A cosplay event offers visitors a chance to pose as iconic figures from the world’s great paintings at the Otsuka Museum of Art. (Tsunetaka Sato)

NARUTO, Tokushima Prefecture--It’s an immersive experience that allows participants to feel like they are stepping onto the canvas of some of the world’s great paintings.

The Otsuka Museum of Art, which is celebrating the 20th anniversary of its opening, is hosting a cosplay event through Oct. 28 for art lovers who want to experience their favorite works of art.

To enhance the feeling, the museum has prepared large pieces of wallpaper mimicking the backgrounds of the original paintings. Visitors serve as the final piece of the masterpieces as they strike a pose with the wallpaper in the background.

“It is like having a conversation with the paintings through cosplay,” said curator Kyoko Tomizawa. “You would carefully appreciate the works as you think, ‘What was the pose like?’ before dressing up for photo shoots. We want it to be a catalyst for visitors to learn more (about the paintings).”

The event has become a much-anticipated tradition that provides costumes inspired by the classic paintings, offering visitors a new way of enjoying their favorite works of art.

Participants can wear costumes modeled after wardrobes and objects from 20 classic paintings that would be easily recognized even by those who are unfamiliar with art, including Jean Francois Millet’s “The Gleaners” and Eugene Delacroix’s “Liberty Leading the People.”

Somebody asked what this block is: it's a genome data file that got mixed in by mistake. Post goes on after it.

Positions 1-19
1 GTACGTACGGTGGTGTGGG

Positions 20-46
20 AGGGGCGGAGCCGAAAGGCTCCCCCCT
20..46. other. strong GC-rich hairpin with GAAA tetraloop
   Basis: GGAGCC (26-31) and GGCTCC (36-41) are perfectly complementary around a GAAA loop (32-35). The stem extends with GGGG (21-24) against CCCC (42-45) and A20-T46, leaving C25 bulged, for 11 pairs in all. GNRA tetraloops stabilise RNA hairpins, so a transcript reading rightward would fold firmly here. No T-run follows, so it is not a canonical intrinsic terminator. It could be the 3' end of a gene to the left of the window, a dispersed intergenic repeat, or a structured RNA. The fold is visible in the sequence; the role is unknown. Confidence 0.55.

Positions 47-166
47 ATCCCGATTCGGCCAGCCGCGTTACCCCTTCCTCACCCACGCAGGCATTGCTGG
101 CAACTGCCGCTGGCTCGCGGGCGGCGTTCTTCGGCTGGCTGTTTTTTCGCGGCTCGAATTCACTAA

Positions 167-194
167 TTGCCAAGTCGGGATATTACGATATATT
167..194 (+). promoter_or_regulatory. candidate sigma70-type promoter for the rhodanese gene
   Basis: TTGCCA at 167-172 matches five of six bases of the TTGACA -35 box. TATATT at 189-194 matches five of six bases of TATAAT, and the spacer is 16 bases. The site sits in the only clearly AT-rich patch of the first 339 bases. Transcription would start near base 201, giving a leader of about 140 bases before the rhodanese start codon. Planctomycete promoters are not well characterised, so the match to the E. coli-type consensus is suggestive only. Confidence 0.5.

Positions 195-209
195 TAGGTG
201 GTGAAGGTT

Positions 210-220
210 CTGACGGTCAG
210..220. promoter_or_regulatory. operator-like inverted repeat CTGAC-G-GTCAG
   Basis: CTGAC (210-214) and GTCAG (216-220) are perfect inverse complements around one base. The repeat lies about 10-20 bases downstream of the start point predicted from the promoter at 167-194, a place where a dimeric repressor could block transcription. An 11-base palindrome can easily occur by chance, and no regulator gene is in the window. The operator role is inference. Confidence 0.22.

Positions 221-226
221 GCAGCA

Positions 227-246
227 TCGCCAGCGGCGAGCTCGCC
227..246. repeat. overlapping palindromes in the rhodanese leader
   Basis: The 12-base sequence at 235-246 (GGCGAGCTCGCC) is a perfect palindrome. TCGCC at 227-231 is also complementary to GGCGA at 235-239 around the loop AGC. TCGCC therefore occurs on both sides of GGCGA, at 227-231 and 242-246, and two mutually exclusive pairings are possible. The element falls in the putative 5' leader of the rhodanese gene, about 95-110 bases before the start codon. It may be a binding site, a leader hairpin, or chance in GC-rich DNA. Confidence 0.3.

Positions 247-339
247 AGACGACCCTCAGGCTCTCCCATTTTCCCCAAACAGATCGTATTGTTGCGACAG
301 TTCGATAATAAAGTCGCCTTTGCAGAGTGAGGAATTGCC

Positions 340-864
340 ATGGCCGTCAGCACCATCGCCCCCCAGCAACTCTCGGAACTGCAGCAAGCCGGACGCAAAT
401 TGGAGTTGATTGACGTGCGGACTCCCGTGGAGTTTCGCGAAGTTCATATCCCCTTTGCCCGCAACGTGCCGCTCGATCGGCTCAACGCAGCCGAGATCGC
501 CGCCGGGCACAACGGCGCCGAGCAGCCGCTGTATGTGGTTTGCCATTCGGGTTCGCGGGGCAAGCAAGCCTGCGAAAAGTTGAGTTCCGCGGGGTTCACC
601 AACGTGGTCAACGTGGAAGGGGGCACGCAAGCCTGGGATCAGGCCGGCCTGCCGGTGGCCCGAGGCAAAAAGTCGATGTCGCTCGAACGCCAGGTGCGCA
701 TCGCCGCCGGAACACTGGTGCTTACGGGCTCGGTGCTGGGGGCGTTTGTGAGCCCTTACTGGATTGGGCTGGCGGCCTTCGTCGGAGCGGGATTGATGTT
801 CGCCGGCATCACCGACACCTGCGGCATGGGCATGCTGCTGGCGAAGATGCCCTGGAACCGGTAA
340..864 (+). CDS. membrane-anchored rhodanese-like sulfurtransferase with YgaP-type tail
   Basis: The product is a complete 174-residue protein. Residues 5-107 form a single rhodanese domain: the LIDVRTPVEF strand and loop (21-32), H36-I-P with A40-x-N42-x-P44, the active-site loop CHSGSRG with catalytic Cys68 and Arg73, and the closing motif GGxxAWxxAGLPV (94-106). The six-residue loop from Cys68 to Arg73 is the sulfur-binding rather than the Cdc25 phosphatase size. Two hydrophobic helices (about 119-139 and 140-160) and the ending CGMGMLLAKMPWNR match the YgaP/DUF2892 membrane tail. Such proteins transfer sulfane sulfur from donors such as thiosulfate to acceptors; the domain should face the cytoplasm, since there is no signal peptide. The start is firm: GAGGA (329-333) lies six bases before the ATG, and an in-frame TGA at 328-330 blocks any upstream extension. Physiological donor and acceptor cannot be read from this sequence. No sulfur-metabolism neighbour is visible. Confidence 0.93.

Of these, nine costumes are in the motif of van Gogh’s works. In addition to the figures from “The Potato Eaters” and “Self-Portrait with Straw Hat,” visitors can don clothes themed on flowers and a building featured in some of his masterpieces including “Sunflowers” and “The Church in Auvers-sur-Oise.”

Two women from the Kanto region took pictures of themselves in cosplay with their smartphones.

“We get caught up while we’re doing it,” one of them said. “We can also boast that we became part of the paintings.”

The first art cosplay event was held for children during their summer vacation in 2013. But now, adults enjoy the event more than children.

The costumes were created by 10 students studying fashion at the Department of Spatial Design at Kyoto University of Art and Design in Kyoto and one graduate. They said they looked into art books and other publications and paid close attention to creating the wardrobes as close as possible to the originals, while they occasionally used pieces of cloth with brighter colors than the paintings.

Based on the assumption that participants upload pictures on social networking websites after they take them, it is intended to make the cosplayers catch the eye of viewers, they added.

They used snap buttons and double-sided fastening tape for the costumes to make them easy to put on and take off, with the attire available in a size wearable by men and women of all ages.